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MG MGF Technical - A lot of help for a n ew owner please
I read your site and found it extremely useful and would lke to congratulate you on your work.
I am a new MGF owner. I have just bought a MGF 1.8i Red softop. I bought it from paramount in Swansea an authorised Rover Dealer.
I know I am probably being cheeky but I am going to hope you can answer some questions before I go back to the dealer on Wednesday.
1. There is a Petrol smell in the car - why is this? It isnt strong but definately there. Is there anything that can be done?
2. On the hood there are a couple of "gaps" on the side behind the seats where I can see daylight - is this right? Is this a common fault - can it be remedied?
3. In the winter I have heard a lot about hard tops - is it worth getting? Also how difficult are they to fit.
4. Rear window - There are a lot of scratches and when the sun is on it - it is very difficult to see. Should I buy a new one or how can I improve the quality of the existing one. Also I have a button for a rear screen heater and it goes on when I push it but it doesnt seem to work.
If you have the time to read this then great if not - no probs. I should possibel read your site more carefully.
p.s. Should the dealer sort these problems out before sellin g- or should I have looked at these more closely.
Thanks in anticipation
|Welcome to the BBS Simon!|
To answer your questions (or at least attempt to):
1. The petrol smell is a common fault on older cars. Some people have had the breather pipe replaced and that cured the problem. Some people had the tank replaced (some seem to be rather "porous") and that cured it. Others were not so fortunate. Maybe there is a permanant fix now (I sold my car some time ago). Its worth getting back to the dealer about this problem - maybe he can do a fix as part of your warranty.
2. I think you mean a slight "arching" where the hood comes down to meet the bodywork just behing the seats? If I recall correctly, I could see daylight through the hood at that point in my car too - but it never leaked there (maybe if you used a high powered car wash it would get in, but rain was never a problem).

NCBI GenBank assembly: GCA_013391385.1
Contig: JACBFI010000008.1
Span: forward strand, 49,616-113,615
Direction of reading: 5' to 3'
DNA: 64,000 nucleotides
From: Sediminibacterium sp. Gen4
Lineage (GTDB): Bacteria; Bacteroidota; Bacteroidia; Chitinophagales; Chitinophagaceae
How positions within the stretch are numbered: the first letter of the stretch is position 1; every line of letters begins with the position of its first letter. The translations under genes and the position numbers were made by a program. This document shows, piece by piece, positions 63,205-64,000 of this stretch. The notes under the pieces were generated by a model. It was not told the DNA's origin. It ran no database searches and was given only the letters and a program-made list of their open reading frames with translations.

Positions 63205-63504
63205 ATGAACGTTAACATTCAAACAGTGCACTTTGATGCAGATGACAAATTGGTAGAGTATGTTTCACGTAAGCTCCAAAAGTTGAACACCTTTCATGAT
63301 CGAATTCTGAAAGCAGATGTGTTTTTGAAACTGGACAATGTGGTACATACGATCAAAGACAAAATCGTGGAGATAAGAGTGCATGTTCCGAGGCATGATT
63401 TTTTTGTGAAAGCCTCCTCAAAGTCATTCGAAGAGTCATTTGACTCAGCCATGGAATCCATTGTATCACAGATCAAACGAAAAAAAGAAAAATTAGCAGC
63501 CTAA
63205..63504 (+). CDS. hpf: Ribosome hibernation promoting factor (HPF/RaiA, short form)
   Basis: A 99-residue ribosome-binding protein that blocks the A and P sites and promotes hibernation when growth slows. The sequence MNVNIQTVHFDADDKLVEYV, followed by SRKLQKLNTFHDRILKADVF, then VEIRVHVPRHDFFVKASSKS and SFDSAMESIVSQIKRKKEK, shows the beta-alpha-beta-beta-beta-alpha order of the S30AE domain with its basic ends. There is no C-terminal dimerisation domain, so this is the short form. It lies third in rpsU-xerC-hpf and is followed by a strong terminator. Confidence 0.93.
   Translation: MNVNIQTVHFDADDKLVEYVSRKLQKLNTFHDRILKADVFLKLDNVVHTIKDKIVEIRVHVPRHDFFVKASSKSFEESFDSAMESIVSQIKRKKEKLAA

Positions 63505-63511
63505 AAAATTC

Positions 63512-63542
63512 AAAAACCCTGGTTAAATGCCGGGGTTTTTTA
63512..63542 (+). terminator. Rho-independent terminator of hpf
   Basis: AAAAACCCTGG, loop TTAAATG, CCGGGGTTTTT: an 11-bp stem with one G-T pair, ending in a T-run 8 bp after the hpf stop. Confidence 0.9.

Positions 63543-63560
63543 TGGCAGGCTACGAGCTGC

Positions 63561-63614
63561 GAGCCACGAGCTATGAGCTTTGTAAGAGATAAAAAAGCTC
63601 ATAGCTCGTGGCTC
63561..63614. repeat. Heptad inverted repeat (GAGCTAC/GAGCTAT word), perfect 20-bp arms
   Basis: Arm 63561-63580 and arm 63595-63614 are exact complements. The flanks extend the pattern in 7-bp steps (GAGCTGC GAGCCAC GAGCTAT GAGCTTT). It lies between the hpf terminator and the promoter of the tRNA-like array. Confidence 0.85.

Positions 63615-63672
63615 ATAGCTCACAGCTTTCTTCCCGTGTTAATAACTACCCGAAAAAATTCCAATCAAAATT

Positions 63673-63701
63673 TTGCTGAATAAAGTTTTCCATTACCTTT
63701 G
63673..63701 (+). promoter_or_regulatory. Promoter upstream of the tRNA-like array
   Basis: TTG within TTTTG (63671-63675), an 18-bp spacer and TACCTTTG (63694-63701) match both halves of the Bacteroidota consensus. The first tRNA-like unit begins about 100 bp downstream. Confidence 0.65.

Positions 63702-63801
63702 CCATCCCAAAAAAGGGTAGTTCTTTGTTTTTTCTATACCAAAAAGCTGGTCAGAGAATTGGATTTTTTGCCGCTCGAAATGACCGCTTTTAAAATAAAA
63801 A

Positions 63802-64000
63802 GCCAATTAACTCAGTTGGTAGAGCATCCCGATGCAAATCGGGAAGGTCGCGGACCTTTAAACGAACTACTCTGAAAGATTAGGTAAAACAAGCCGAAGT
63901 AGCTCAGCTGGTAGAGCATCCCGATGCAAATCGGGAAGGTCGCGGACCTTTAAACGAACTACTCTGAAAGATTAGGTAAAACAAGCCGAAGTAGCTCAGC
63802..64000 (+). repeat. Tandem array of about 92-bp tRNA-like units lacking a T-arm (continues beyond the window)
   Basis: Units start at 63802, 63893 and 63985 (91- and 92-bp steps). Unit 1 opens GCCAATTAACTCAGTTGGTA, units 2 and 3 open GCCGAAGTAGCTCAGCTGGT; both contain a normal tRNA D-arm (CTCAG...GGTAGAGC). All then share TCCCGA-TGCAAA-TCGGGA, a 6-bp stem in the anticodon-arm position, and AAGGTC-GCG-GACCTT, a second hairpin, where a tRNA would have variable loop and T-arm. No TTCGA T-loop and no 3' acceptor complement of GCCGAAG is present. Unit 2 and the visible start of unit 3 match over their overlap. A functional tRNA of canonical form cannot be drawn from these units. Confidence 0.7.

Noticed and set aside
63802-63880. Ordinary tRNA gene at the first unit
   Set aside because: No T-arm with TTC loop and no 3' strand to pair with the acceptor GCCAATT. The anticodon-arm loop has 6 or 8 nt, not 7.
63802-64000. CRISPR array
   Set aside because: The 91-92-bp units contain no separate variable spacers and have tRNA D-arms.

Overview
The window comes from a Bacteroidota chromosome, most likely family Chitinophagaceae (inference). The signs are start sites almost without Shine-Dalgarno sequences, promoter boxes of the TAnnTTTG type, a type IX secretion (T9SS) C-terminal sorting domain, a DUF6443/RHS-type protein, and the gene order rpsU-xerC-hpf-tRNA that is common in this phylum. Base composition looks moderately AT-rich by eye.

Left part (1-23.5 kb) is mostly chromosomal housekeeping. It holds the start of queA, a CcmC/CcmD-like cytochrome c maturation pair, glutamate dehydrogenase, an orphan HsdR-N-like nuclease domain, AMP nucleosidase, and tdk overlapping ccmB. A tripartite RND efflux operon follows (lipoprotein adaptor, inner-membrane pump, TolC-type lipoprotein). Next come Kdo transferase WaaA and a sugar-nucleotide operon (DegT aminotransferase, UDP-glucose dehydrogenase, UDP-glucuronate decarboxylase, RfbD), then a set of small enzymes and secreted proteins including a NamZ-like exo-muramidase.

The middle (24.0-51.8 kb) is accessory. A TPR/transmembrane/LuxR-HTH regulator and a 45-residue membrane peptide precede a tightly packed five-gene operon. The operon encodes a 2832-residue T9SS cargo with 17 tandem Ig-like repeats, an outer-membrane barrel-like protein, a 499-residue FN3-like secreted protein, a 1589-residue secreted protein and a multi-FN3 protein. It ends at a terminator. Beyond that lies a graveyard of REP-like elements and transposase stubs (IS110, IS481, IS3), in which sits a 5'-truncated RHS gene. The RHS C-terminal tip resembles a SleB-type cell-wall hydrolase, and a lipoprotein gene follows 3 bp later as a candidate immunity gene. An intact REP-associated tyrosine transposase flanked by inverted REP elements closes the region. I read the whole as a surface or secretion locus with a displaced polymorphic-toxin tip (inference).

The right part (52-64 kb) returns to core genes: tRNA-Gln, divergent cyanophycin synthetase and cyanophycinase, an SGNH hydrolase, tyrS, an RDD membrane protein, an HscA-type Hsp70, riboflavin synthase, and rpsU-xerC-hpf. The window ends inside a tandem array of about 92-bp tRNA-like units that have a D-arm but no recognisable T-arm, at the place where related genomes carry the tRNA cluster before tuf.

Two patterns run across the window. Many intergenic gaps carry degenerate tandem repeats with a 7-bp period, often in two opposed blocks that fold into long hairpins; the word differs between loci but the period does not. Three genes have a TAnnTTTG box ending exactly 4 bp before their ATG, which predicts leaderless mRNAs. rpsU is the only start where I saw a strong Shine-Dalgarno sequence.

3. The hardtop makes the car more comfy in winter. The lining is nice and bright, so cheers up dreary winter day driving. Whether its worth it or not is debateable.
4. The rear screen heater button is for when you have the hardtop fitted. Scratches to the plastic can be polished out using Greygate Plastic Polish (do a search of the archives & you should find a supplier).
Enjoy driving it :o)
|Hi, welcome to the club.|
I'll try to add somethind here.
1. Common fault. No problems when you get used to it.
2. If the gaps are what I'm thinking, then they should be there. No worries in the rain, but be careful when washing your car.
3. The hard top isn't a cheap part but it's worth the money if you drive your car daily during the winter. It's very easy to fit, but requires 2 persons for the job. It's a completely different ride during rainy days, but you need obviously a space to keep it.
4. The following product from BMW is very good. At least it worked for me. You can get it in any BMW dealer: Cabrio Heckscheiben-Reiniger
If you your car has a push-button for the rear screen heater it's because probably that car was selled with a hardtop. When fitting the hardtop you should connect the wire for the heater. It doesn't work on plastic..
|Simon, yep all norm stuff and nothing to to get to worried with and just a welcome from me a fellow taff from Abergavenny not to far from Port T,and now a question to you my 24k service is due soon and i was thinking of taking my red f to Paramount as not to sure of my local garages i would prefer a garage that deals with f's so i wouldn't worry about the 45 mile trip to Swansea ,are they good garage ect, cheers Dave T6 DCM.|
|Congrats on buying an F Simon. You may also like to search back through the archives on this site regarding your queries, or the MGF FAQ as linked to on the Technical BBS or even the new MGF/TF FAQ on my website (hardtops covered here quite well)....|
Also home of....
The MG Dealer Guide - exactly what it says, a guide for MG dealerships dotted around the UK.
The F'ers Gallery - a rogues gallery of MGF/TF owners, mostly those of us whom frequent this BBS. More than welcome to take part yourself of course. ;-)
all has nearly been mentioned already, though you may find a load of pictures and instructions regarding the fuel smell problem @ http://www.mgfcar.de/fueltank/index.htm
|Hi Simon, welcome to the club! :o)|
Dot has answered all your questions in exactly the same way as I would have done. I'd certainly recommend reading though Dieter's web page on info on the Petrol smell. The MGF Petrol smell is not endemic, and can be cured.
Thoses gaps between hood and body work are nothing to worry about.
The hard top, in my opinion, is well worth buying for the winter. Completely changes the character of the car - and really does turn it into a coupe! :o) The heated rear glass screen is a real boon too :o)
|Pah, the MGF is a soft top, drive it with the roof down at any possibility - the heaters great!|
Get a windstop (mike satur is doing a great deal at the moment- but he's on holiday) and it will be even warmer...